discussions, such as these, offer me an infusion of thought and feeling that expands my understanding and belief to new levels of consciousness and joy. What stimulation when people come together for the exercise of mental play in the many realms of words, concepts and perception. You might ask... Do these sessions have a purpose? All I can say... listen and decide or don't decide for yourself. I just add, don't get caught up in who is saying what... simply let the ideas flow over you like you might poetry, allowing a spark, now and then, to take fire and burn away the dead wood, revealing a new Ideascape that is all ours to experience in anyway that pleasures.

Very much enjoyed this conversation. An especially AHA! moment came with the realization that the term "randomness" was not as rigorous as the term "opportunities" or "possibilities." It seems to me that both these terms accommodate and embellish upon the notion of "free will" in ways that few have previously appreciated or have been willing to explore with circumspection.
We expect our philosophers and theologians to consider the narrowest of experiences. However, really plunging into universals is neither that useful nor effective to proselytes. Universals offer us mysteries--instead of "beef."

I knew this would be an interesting, provocative conversation with these two gentlemen. And it really was. I didn't know it would be delightfully humorous also. Thank you for this unedited conversation.

Towards the end of the discussion, Jim Bradley came out with this to Michael Ruse, "Maybe you just haven totally fallen in love with Jesus Christ". I cringed. Ruse said nothing, but I think a reasonable response from him might have been, "Jim, perhaps you have simply been more successful in convincing yourself of a mutually-loving, mutually-caring, interactive personal relationship with a mainly silent and hidden spiritual being than I have been able to."

By analogy, Ruse could have given a more mundane example of a Person A who is told by many others of another person off in the distance who really likes them (Person B). In fact, they are told, Person B really loves them and wants a serious long-term relationship with them , but is just a little shy in being direct and up front about the fact in person. In fact, due to the distance, aloofness and non-interactiveness of Person B, the reality of their true interest and feelings, or even their basic existence, is not objectively certain or provable by Person A directly. Nonetheless, because of the great desire of Person A for this two-way relationship to be true, they manage to convince themselves of the veracity of the relationship enough to decide that they have "fallen in love" with Person B. In fact, one sees this kind of asymmetrical love relationship happen all the time with online relationships where Person A manages to convince themselves of a great many things about Person B's intentions and feelings that are totally unverifiable, sometimes with tragic results.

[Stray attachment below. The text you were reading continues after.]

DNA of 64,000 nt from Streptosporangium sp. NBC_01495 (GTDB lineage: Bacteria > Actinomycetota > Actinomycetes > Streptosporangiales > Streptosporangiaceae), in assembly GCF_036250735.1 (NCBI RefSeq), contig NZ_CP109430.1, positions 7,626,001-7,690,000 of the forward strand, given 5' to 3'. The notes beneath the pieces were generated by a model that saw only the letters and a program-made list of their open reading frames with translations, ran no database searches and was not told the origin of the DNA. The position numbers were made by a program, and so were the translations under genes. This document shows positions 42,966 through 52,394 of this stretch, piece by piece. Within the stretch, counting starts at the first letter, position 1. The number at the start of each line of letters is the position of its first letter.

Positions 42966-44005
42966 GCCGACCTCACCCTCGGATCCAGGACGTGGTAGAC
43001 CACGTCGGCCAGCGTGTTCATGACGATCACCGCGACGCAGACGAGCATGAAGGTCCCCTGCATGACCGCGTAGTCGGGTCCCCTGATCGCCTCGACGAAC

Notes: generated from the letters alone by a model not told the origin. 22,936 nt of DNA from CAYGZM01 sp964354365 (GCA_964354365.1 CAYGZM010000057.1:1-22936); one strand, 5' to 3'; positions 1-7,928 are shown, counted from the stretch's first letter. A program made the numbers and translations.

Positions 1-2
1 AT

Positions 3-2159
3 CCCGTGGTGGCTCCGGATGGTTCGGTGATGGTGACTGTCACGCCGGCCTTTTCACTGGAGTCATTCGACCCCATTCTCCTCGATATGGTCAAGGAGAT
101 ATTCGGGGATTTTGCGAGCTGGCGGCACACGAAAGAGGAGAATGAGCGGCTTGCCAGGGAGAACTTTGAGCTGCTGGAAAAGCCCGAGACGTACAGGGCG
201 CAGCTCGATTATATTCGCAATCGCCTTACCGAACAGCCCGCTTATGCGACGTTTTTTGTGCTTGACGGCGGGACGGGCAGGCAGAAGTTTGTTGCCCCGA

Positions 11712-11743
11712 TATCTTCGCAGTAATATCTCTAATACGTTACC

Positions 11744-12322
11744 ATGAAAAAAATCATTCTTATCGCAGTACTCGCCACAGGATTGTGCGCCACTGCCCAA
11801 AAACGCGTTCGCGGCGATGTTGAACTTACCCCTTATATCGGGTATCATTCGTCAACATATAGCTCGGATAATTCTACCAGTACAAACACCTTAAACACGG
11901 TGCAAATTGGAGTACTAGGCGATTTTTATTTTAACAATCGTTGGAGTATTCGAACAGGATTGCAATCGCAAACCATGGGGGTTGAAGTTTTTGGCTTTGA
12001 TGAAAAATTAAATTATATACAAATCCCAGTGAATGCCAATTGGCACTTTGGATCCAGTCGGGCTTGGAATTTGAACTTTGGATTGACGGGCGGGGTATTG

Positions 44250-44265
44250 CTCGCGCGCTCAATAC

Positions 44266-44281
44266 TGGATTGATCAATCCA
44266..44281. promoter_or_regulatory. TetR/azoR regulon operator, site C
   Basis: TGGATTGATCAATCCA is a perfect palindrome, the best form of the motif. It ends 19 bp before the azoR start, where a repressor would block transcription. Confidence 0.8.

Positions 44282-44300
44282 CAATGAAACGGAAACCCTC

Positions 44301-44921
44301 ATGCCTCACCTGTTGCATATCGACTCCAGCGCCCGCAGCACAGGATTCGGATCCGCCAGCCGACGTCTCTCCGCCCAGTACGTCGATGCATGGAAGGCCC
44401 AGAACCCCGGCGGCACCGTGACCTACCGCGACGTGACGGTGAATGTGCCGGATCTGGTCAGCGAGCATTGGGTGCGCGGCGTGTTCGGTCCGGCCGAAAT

I think some kind of response like the above from Ruse would have been compelling. Or even something like, "But Jim! It's all in your head!"

I agree. That "Maybe you just haven totally fallen in love with Jesus Christ" line was not only cringe-worthy, it basically nullified any logical reason to consider any reasonable explanation Bradley gave for being a theist prior to that. But, I also think Ruse's silence after the fact was golden. So often we try to defend or refute people's points with more words and pre-empt their words from going back into their own ears where they can be self-vetted.

Sometimes the best argument is silence.

There is a lot of room here for the introduction of chaos theory, which as I understand it is not the same as pure randomness. Rather chaos is order which cannot be resolved into linear equations. Think fractals for instance. Everyone can distinguish between clouds in the sky and waves on the lake and could passably continue a picture of either beyond a photograph that was framed. It is not likely, however, that anyone would duplicate precisely how the actual clouds or waves took shape beyond the picture. Chaos is akin to what Jim Bradley calls "randomness within borders" but with more order to it. Chaos no more than randomness "proves" freedom, but it does provide the framework that Michael Ruse identifies as necessary for freedom to be meaningful while at the same time allowing the indeterminacy the makes it possible.